Dog lovers will be unable to resist Eight Below, which bodes well for the box office for this Disney adventure set largely in the frigid, forbidding terrain of Antarctica. Paul Walker, Bruce Greenwood and Jason Biggs may be the nominal stars, but it's the canine players who carry the movie and will capture the hearts of viewers young and old.

Director Frank Marshall's movie is inspired by the 1983 Japanese hit film Nankyoku Monogatari, an account of a 1957 expedition that had significantly higher fatalities than the Americanized version depicted here. Novice screenwriter Dave Digilio moves the action to 1993, the last year that sled-dog teams were permitted to work in Antarctica. Walker plays Jerry Shepard, a guide at the continent's U.S. scientific-research base, accompanied by phobic cartographer Charlie Cooper (Biggs). The plot is set in motion with the arrival of Davis McClaren (Greenwood), a driven geologist on a quest to find some meteorite fragments from the planet Mercury. The expedition is risky, since it's late in the season and the location is distant, but Jerry obeys orders and prepares his team of eight sled dogs (Siberian huskies and Malamutes) for the journey. The mission is a success, but McClaren falls through some ice and suffers severe hypothermia-and all the while a major storm is threatening. Jerry transports the frostbitten scientist to the base, and the team has no choice but to evacuate immediately, leaving Jerry's beloved dogs behind. Bush pilot Katie (Moon Bloodgood), Jerry's ex-girlfriend, promises to come back for the dogs, but the lingering blizzard prevents her return before flights are curtailed for the winter.

Chained together, the dogs manage to break their shackles and set out across the harsh, icy landscapes, while back in the States, Jerry is racked with guilt and desperately attempts to gather support for a canine rescue mission. It's a full six months before he's able to conduct his search.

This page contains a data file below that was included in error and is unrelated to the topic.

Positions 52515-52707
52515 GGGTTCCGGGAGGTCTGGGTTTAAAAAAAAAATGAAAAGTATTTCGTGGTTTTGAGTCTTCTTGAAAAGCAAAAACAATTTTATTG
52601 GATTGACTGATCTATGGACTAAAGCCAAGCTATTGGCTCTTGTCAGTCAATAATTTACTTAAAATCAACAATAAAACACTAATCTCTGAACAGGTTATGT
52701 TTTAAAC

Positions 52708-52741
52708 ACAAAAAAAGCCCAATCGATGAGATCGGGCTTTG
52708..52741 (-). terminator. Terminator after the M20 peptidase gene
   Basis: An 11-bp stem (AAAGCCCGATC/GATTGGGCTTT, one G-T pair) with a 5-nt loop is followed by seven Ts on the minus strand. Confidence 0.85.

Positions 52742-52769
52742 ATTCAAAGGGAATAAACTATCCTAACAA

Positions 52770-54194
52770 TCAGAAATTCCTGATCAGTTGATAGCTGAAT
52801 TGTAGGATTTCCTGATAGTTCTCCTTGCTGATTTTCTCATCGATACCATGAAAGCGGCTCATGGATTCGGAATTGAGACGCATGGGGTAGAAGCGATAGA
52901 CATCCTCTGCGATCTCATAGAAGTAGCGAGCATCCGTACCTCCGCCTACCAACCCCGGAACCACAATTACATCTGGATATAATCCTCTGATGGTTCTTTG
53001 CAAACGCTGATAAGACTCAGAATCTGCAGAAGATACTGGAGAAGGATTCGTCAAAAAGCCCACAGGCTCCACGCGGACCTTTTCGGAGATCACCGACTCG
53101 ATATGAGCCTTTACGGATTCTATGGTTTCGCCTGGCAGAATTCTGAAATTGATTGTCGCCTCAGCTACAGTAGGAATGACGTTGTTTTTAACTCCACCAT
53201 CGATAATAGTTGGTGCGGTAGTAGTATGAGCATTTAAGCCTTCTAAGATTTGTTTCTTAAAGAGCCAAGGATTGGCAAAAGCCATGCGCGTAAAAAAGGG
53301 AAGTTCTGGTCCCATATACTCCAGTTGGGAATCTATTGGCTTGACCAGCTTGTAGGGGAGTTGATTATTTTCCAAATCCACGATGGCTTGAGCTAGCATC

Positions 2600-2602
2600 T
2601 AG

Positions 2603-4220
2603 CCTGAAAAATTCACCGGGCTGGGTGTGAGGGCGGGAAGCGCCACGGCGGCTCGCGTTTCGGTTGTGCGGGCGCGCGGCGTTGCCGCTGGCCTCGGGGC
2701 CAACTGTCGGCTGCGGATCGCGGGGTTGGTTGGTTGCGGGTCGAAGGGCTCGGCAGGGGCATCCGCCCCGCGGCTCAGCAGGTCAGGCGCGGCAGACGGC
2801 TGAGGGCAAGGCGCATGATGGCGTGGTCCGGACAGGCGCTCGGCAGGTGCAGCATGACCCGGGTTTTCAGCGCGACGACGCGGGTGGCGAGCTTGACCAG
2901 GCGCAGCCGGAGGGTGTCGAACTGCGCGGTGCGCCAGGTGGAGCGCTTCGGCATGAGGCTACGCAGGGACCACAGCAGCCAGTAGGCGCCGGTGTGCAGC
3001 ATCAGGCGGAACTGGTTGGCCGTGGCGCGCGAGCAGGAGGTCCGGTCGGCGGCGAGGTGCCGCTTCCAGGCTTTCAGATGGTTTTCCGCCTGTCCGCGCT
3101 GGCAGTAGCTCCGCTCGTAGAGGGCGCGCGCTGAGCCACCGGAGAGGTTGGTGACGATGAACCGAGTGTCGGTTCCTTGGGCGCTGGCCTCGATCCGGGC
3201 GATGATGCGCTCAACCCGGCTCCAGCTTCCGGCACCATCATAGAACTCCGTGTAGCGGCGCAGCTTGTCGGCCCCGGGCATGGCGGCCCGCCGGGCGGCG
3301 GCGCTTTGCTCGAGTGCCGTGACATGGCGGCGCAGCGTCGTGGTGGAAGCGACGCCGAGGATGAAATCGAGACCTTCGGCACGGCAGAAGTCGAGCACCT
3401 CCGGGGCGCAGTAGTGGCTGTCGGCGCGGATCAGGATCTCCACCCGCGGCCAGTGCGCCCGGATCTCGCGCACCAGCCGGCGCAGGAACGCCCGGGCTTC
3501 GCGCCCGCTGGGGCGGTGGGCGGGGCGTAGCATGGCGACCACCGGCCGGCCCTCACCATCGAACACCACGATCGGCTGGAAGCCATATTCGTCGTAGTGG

Marshall's film alternates between Jerry's angst and the resourcefulness of the dogs, and it's no contest which footage is more interesting. Walker is a physically fit young lead but not much of an actor; those handsome, noble sled dogs win the charisma contest paws-down. High marks go to animal trainer Mike Alexander, who guided the "actor dogs" and their sledding doubles toward performances that create individual personalities. You can almost sense them strategizing about how they're going to find their next meal, and there's one particularly ingenious scene in which they outwit some flying prey. Very young children will be upset that not all eight make it back alive, and there's one huge scare involving an animatronic leopard seal created by effects master Stan Winston.

Filmed in Canada, Norway and Greenland, the movie looks like a tough shoot but maintains the handsome production values one expects from Marshall, who directed the 1993 Andes plane-crash drama Alive and served as producer on the Indiana Jones and Back to the Future series.

Biggs, who now qualifies if there's ever a film called Eskimo Pie, offers broad, sometimes tired comic relief as a goofy sidekick with an aversion to airplanes and dog saliva, but Greenwood is persuasive as a rugged academic and Bloodgood is charming as the improbably comely pilot. But Eight Below is primarily a dog show, a blue-ribbon winner for animal lovers everywhere.

-Kevin Lally